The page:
Disc 2 continues with the 10cc-like "An Astral Dance And A Shared Dream," but a few songs here ("Some Place," "Yankee Brig") seemed stretched out too long and don't add anything new. Fortunately, a theatrical scene "I'ze Born a Rich Man" and an effective country rocker "27 Cent Blues" are added delights. The quirky "This Is The Modern World" is like 10cc doing Smile's "Mrs. O'Leary's Cow." The remaining tracks are effective but don't raise the bar any further. There are enough good tunes here to rate this is a excellent album, but with so many you'll find yourself picking out favorites.
I wanted to tell you about a band I recently discovered by way of San Diego/Long Beach called The Wind who debuted with an impressive 23 track double disk LP entitled Harum Scarum. Suffice it to say, it's a lot of music- with wide range from The Beach Boys, The Beatles, Queen- mostly nostalgic 60s radio rock, but broad enough not to be married to any one comparison. For five years, they only really had an EP- their latest effort is incredibly ambitious, yet no less meticulous and complex despite the wealth of tracks offered.
Filled with beautiful harmonies, some of my favorite tracks inlcude, "Some Place", "Monsters" and "Lucy". The album in it's entirety feels like a production, like I'm in a movie sequence, I can just imagine everyone breaking out into choreographed dance. There's definitely an orchestral/dramatic element to it. Harum Scarum is an album with an earnest sense of timelessness, classic rock- reconstructed.
The Wind don't do anything halfway. Whereas most bands scramble to amass enough top-shelf material to fill an album, the members of the San Diego/Long Beach four-piece decided to set themselves apart by releasing the double-disc, 23-song Harum-Scarum as their debut, and there isn't a moment of filler on it.
As you might expect from an 87-minute record, the self-released, self-produced Harum-Scarum covers a lot of ground. The Wind's classic-rock influences are immediately apparent, with the Beatles, the Beach Boys and the Band among the most obvious. The plentiful harmonies and pop sensibilities may hark back to the greats of yesteryear, but what really makes the album feel out of time is its unrelenting diversity. Most bands today tend to find one sound and stick with it ,but the Wind aren't afraid to leap from one style to another.
The Wind hail from the great state of California, but by listening alone I would have placed them squarely in the center of England. They pull such a Beatles vibe – mixed with some Kinks, Hollies, Beach Boys, and other breezy 60s pop music – that it's impossible to drive the brain away from that era while listening.
Fortunately, The Wind take this very familiar territory and use it to assemble a sound of their own on Harum Scarum, their ambitious debut album which spans 2 discs, 23 songs, and 86 minutes. Slick shine production and 4-part vocal harmonies permeate the endeavor, which has the dramatic cohesiveness of a modern-day Abbey Road or Pet Sounds. Highlights include the whimsical 'Hathor', the lamentful, jazzy 'Bruise-Eyed', and the jaunty ringmaster's mayhem of 'I'ze Born A Rich Man'.
For 5 years Southern California quartet 'The Wind' has churned out West coast surf rock that is both operatic in its scale while staying entrenched in a modern interpretation of vaudevillian creativity & story telling. During those 5 years we were only given Histor EP to tide us over. That time is behind us however & the boys have finally released the double album of sunshine dipped rock that I've been waiting for, Harum Scarum. If you missed the train a while back, get caught up with disc 1, on the house.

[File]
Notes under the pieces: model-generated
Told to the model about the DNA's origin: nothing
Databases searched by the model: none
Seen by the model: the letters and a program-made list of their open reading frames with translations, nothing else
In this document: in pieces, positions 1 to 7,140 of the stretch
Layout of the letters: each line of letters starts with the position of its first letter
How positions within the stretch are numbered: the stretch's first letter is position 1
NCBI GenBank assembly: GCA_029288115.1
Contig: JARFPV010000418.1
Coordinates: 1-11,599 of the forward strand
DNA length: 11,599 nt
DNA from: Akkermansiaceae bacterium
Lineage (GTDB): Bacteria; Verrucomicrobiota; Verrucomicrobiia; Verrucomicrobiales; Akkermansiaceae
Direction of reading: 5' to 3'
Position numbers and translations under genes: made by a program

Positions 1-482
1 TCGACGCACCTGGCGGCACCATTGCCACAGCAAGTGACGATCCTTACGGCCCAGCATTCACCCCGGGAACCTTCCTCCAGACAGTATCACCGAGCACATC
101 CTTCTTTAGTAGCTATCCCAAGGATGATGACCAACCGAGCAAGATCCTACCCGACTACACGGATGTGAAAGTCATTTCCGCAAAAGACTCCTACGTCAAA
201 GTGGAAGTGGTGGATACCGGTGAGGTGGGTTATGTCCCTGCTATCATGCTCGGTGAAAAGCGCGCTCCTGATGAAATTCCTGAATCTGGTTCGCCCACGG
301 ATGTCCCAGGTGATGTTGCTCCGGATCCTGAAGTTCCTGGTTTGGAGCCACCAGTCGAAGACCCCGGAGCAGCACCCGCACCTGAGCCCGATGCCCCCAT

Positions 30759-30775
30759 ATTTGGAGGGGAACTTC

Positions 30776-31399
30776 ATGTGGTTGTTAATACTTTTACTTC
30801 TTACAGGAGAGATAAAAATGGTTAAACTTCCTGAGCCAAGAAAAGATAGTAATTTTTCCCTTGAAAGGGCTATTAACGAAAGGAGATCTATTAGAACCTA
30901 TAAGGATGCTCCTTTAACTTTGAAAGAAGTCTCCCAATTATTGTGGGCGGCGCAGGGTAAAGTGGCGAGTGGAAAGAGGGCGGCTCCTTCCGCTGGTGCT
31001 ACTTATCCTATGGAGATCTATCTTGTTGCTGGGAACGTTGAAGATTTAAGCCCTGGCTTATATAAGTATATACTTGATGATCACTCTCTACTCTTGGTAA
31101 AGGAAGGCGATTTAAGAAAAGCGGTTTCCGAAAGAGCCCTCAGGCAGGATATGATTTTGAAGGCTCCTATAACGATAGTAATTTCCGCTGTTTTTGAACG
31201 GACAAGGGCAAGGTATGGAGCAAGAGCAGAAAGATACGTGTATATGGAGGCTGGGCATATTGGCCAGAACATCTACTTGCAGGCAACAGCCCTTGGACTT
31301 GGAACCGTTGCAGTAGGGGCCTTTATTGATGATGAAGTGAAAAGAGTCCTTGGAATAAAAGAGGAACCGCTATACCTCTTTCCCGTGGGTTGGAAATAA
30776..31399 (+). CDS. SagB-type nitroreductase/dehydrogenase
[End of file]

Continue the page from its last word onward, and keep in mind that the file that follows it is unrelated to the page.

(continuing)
Long have the members distilled their musical selves, and you can hear it. The bold concepts in the villainous monologue 'I'm a Liar', the playfully psychedelic 'Astral Dance', or fantastical opening track 'Shellwhite' both please & surprise (samples here). Beyond concepts, the songs swell effortlessly into matured harmonies and seamless arrangements that crash and subside with authority. Don't pass up 23 tracks of these great tunes to help you float through winter staying warm & flying high.
Harum-Scarum is The Wind's first full-length album, following their EP release in 2008. The So-Cal indie rockers set themselves apart by releasing a 23-track double album as their debut. Clearly influenced by 60s bands like The Beatles and Beach Boys, the album's catchy melodies and floating guitars make it the perfect summer album.
The Wind's Harum Scarum is the best album I never would have heard this year had it not been for the band contacting me personally. A self-produced 23-track debut album is ridiculously ambitious, but this project has paid off. Instead of teasing us with 10 or 12 spoonfuls now, then an antsy two-year wait for more, The Wind introduced itself with one huge dose of excellence, infusing the Beatles with Harry Nilsson's cheeky lyrics and the harmonics of modern-day indie-folk rock acts like Dr. Dog. Highlights include "Hathor," "Distractions," and "An Astral Dance and a Shared Dream." Go shout it from the mountaintops that the Wind is the shiz. Perhaps they'll blow our way someday.
The Wind have a real Beatles-esque sound and the 23 tracks provide the same type of variety you'd get on an album like Abbey Road. In all, the album is complex. These guys show their creativity, adeptness with a variety of musical instruments, and an ability to hit perfect four-part harmonies.